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Pathog Dis. 2017 Jul 31;75(5). doi: 10.1093/femspd/ftx050.

Spatial clustering of high load ocular Chlamydia trachomatis infection in trachoma: a cross-sectional population-based study.

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Clinical Research Department, London School of Hygiene and Tropical Medicine, Keppel Street, London WC1E 7HT, UK.
Disease Control and Elimination Theme, Medical Research Council Unit The Gambia, PO Box 273 Banjul, Atlantic Boulevard, Fajara, The Gambia.
MRC Tropical Epidemiology Group, London School of Hygiene and Tropical Medicine, Keppel Street, London WC1E 7HT, UK.
Programa Nacional de Saúde de Visão, Ministério de Saúde Publica, PO Box 50, Avenida de Unidade Africana, Bisssau, Guiné Bissau.


Chlamydia trachomatis (Ct) is the most common cause of bacterial sexually transmitted infection and infectious cause of blindness (trachoma) worldwide. Understanding the spatial distribution of Ct infection may enable us to identify populations at risk and improve our understanding of Ct transmission. In this study, we sought to investigate the spatial distribution of Ct infection and the clinical features associated with high Ct load in trachoma-endemic communities on the Bijagós Archipelago (Guinea Bissau). We collected 1507 conjunctival samples and corresponding detailed clinical data during a cross-sectional population-based geospatially representative trachoma survey. We used droplet digital PCR to estimate Ct load on conjunctival swabs. Geostatistical tools were used to investigate clustering of ocular Ct infections. Spatial clusters (independent of age and gender) of individuals with high Ct loads were identified using local indicators of spatial association. We did not detect clustering of individuals with low load infections. These data suggest that infections with high bacterial load may be important in Ct transmission. These geospatial tools may be useful in the study of ocular Ct transmission dynamics and as part of trachoma surveillance post-treatment, to identify clusters of infection and thresholds of Ct load that may be important foci of re-emergent infection in communities.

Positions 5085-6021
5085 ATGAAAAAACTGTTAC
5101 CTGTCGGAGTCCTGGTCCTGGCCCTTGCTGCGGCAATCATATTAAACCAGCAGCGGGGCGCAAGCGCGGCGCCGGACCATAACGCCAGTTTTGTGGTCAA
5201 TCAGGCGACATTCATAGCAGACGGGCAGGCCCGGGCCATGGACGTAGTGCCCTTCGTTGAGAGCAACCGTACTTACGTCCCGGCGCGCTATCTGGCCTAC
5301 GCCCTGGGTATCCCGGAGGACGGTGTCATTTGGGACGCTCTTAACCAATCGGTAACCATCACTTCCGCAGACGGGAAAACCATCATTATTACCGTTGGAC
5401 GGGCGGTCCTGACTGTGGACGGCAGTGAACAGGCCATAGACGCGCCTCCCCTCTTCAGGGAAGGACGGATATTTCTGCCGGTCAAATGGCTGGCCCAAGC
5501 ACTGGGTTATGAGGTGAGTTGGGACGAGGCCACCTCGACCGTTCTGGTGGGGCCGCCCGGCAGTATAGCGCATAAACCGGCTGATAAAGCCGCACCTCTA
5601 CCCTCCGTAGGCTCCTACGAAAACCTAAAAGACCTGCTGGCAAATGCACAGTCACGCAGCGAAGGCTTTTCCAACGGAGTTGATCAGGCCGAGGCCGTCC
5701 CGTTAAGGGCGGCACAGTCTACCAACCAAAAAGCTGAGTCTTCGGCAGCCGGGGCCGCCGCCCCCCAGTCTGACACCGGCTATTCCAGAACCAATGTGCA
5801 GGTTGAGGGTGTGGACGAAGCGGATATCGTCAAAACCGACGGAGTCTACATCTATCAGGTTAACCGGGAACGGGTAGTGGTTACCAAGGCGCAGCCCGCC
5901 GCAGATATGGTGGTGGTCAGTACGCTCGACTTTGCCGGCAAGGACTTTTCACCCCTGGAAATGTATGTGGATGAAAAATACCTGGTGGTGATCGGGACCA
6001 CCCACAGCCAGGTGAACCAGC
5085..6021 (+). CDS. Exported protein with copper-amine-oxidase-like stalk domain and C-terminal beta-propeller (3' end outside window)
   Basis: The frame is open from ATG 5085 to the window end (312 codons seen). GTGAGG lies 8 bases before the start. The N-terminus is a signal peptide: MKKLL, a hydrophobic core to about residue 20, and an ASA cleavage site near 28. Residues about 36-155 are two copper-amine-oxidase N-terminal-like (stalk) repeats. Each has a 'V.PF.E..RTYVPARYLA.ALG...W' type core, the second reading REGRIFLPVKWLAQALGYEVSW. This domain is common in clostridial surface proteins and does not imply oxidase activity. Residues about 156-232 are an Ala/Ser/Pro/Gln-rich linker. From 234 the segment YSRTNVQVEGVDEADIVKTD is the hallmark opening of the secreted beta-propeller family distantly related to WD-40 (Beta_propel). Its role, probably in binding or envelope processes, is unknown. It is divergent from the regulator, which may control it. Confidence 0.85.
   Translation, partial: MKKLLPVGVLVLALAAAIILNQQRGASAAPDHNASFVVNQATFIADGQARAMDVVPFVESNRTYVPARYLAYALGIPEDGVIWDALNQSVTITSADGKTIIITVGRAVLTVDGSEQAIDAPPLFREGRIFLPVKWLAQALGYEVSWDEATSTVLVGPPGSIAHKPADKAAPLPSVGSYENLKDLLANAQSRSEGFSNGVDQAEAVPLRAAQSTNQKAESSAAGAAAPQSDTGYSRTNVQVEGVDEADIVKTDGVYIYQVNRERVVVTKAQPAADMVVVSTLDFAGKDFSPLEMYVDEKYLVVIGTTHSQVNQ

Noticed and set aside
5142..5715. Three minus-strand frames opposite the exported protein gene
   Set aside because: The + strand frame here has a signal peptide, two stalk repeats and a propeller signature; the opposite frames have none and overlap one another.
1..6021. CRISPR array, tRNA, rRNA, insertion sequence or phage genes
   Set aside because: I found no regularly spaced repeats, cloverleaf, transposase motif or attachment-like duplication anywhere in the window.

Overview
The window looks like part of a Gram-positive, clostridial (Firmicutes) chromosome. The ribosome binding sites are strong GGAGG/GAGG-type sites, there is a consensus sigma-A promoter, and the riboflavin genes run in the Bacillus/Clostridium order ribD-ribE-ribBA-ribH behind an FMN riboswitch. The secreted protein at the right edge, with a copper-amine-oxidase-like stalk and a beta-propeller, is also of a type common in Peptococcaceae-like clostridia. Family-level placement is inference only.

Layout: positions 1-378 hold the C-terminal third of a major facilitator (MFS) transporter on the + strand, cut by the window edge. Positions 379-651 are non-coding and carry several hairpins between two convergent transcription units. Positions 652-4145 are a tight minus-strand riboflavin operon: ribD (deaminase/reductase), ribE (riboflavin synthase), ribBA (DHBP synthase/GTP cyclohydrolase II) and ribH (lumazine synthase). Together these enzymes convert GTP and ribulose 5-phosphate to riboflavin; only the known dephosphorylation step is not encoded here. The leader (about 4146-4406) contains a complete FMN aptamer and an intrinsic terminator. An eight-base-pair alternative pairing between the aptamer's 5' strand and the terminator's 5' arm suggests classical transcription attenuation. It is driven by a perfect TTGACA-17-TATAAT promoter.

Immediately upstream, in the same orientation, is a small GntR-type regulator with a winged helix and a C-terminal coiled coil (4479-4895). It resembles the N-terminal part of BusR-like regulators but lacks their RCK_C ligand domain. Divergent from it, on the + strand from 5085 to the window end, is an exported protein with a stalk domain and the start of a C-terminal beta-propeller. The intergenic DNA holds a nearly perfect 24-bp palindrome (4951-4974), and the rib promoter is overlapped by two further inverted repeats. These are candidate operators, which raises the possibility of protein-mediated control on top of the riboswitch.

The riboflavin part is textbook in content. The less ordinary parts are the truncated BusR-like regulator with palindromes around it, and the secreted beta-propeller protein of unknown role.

Chlamydia trachomatis; Guinea Bissau; bacterial load; spatial clustering; trachoma

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